First, we have to understand how to get an objective understanding of our current page speed. If we understand how quickly our content and important scripts are loading for actual visitors, we can use some of the industry data above to potentially make impactful changes to our web properties.
EXAMPLE of Benefits
For example, if I am able to learn that my current visitors typically see an average page load time of about 4 seconds, I know that improving site speed by even 1 second ( 25%) offers some potentially strong benefits to bounce rate.
If my page load speed is 3 seconds, that same 25% improvement offers significantly fewer benefits to bounce rate, statistically speaking.
Ultimately, this is how publishers have to approach these initiatives. Improving page speed does not always offer benefits.
In some circumstances, it offers big benefits, in others, it doesn’t. And, more often than not, the degree to which page speed is improved in these instances will ultimately determine the overall impact it will have on visitor experiences (which is ACTUALLY what is affecting SEO the MOST).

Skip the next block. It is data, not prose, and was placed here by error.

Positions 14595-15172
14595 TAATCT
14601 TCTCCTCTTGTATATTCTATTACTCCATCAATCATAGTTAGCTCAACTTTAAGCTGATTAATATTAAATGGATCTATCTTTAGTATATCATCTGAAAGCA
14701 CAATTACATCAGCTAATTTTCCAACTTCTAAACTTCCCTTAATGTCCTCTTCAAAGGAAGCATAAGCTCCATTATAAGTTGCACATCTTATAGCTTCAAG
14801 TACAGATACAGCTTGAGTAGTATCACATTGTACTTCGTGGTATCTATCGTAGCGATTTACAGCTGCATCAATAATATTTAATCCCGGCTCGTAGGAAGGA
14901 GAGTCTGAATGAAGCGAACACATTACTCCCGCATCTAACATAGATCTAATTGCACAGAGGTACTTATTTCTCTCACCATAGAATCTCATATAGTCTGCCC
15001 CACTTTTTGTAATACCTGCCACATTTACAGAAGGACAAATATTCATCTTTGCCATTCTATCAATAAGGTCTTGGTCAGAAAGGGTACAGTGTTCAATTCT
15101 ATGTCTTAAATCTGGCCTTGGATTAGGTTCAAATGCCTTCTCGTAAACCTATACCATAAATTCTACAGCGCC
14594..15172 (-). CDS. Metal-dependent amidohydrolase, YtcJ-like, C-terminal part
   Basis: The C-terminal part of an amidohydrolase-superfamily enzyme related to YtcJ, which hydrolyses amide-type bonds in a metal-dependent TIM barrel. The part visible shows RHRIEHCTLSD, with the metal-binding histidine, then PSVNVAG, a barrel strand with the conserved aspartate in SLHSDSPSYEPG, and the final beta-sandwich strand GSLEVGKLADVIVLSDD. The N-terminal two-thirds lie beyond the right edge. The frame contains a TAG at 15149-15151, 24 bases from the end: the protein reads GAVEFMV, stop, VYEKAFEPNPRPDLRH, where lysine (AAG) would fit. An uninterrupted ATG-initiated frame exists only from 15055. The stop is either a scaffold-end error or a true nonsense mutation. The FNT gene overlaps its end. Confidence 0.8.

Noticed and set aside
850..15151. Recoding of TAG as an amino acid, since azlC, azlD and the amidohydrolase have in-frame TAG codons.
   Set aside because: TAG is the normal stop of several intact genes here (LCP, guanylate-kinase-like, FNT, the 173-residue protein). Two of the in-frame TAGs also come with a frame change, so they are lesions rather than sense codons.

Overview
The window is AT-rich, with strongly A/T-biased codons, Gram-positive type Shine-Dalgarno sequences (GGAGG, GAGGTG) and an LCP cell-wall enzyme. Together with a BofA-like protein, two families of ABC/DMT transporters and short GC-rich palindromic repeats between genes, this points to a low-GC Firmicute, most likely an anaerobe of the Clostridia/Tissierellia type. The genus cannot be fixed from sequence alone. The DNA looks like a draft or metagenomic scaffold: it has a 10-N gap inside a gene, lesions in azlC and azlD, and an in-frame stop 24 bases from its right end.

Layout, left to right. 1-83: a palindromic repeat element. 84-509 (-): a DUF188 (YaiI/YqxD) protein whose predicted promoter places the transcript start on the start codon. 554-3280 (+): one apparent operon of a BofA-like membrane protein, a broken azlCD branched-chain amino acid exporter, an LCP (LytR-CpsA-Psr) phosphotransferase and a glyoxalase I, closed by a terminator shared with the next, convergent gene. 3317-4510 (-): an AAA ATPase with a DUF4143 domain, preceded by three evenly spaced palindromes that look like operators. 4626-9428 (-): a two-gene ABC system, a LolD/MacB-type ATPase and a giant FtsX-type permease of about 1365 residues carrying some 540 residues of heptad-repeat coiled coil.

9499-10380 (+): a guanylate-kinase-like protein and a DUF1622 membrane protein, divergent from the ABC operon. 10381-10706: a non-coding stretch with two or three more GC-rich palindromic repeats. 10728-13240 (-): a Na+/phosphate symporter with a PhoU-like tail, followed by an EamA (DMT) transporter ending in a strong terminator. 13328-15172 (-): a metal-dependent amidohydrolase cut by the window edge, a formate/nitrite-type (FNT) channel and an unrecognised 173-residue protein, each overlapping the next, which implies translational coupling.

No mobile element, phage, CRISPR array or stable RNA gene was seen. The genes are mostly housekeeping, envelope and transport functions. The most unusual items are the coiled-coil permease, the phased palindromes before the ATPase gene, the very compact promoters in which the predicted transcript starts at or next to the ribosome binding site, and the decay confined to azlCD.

How do I measure page speed that matters?
I wrote a really in-depth article on accurately measuring website speed — and the dangers of using common tools and TTFB as a critical metric — in a previous blog. I won’t repeat everything in that article; however, I will provide some cliff notes, and give a little context to how TTFB, DOM, and other metrics relate to understanding page speed for the end user.
Understanding and measuring page speed… a brief summary:
- Page speed is not a static measurement that is the same for every user
- Opening your phone and accessing your site is probably the worse way to figure out if a website is fast or slow. Four different people across the globe could do this and have completely different experiences.
- Technologies like CDN’s help normalize page speed results across geo-locations
- Popular free online tools like Google Page Speed Insights and Pingdom do not offer accurate page speed or site speed assessments. Thinking that improving scores in these tools will ultimately make SEO better is not an accurate or a very effective strategy. Many use TTFB (time until first byte) as a core metric; which is not indicative of how quickly a visitor can access or interact with content (which is actually the most important factor in page load for visitor experiences).